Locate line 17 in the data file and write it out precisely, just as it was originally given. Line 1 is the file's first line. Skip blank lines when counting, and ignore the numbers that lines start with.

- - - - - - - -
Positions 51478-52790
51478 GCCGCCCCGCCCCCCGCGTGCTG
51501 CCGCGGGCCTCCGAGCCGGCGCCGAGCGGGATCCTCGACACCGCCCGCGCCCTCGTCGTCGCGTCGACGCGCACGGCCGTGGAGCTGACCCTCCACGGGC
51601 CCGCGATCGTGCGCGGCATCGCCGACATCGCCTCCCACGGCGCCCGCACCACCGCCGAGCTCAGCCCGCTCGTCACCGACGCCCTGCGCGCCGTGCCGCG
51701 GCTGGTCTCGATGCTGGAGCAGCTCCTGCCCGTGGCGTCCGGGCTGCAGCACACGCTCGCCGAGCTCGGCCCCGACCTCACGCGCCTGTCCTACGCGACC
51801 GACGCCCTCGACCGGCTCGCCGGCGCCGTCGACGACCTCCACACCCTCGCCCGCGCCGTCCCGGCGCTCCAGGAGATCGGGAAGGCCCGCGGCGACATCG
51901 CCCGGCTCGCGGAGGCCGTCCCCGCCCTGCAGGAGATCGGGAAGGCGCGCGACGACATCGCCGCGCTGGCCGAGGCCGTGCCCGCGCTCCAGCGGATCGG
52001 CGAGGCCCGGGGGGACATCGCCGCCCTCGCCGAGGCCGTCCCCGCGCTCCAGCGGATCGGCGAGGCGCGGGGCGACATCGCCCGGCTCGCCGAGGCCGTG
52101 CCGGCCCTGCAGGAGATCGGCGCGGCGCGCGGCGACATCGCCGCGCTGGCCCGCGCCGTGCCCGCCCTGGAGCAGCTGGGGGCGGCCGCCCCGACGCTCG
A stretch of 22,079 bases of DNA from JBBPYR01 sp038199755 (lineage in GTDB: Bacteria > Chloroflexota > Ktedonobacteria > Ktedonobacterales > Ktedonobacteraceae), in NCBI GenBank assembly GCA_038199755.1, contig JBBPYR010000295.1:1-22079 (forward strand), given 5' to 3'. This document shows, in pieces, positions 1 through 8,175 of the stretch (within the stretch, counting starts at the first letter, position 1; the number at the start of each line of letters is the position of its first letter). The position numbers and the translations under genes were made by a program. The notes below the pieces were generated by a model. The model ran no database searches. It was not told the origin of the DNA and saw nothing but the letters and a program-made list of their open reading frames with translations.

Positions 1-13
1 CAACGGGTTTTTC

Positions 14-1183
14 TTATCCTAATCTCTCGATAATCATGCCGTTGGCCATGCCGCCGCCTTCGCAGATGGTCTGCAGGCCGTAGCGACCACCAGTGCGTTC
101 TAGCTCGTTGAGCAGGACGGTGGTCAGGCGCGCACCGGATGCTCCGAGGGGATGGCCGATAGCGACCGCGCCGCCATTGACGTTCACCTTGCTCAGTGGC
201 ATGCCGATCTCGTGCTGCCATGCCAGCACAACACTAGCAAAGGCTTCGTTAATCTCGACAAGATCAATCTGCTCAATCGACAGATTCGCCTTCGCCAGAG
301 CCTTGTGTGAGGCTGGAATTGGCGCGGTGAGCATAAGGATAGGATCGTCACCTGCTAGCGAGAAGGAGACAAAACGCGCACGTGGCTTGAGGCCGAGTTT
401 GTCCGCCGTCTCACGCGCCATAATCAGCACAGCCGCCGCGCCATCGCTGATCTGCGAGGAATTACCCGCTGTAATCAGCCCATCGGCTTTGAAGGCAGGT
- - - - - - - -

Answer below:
301 CCTTGTGTGAGGCTGGAATTGGCGCGGTGAGCATAAGGATAGGATCGTCACCTGCTAGCGAGAAGGAGACAAAACGCGCACGTGGCTTGAGGCCGAGTTT